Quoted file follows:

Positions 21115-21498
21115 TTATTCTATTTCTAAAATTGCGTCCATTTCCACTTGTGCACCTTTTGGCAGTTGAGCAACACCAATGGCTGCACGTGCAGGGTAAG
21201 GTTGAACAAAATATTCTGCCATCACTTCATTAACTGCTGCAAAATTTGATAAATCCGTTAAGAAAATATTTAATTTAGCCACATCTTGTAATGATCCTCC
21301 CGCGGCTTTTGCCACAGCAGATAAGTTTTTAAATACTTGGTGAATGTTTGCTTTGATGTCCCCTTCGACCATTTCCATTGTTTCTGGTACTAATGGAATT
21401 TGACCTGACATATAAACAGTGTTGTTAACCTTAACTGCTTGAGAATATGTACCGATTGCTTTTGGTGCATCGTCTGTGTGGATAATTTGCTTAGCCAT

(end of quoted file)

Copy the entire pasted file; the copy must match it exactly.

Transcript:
Positions 21115-21498
21115 TTATTCTATTTCTAAAATTGCGTCCATTTCCACTTGTGCACCTTTTGGCAGTTGAGCAACACCAATGGCTGCACGTGCAGGGTAAG
21201 GTTGAACAAAATATTCTGCCATCACTTCATTAACTGCTGCAAAATTTGATAAATCCGTTAAGAAAATATTTAATTTAGCCACATCTTGTAATGATCCTCC
21301 CGCGGCTTTTGCCACAGCAGATAAGTTTTTAAATACTTGGTGAATGTTTGCTTTGATGTCCCCTTCGACCATTTCCATTGTTTCTGGTACTAATGGAATT
21401 TGACCTGACATATAAACAGTGTTGTTAACCTTAACTGCTTGAGAATATGTACCGATTGCTTTTGGTGCATCGTCTGTGTGGATAATTTGCTTAGCCAT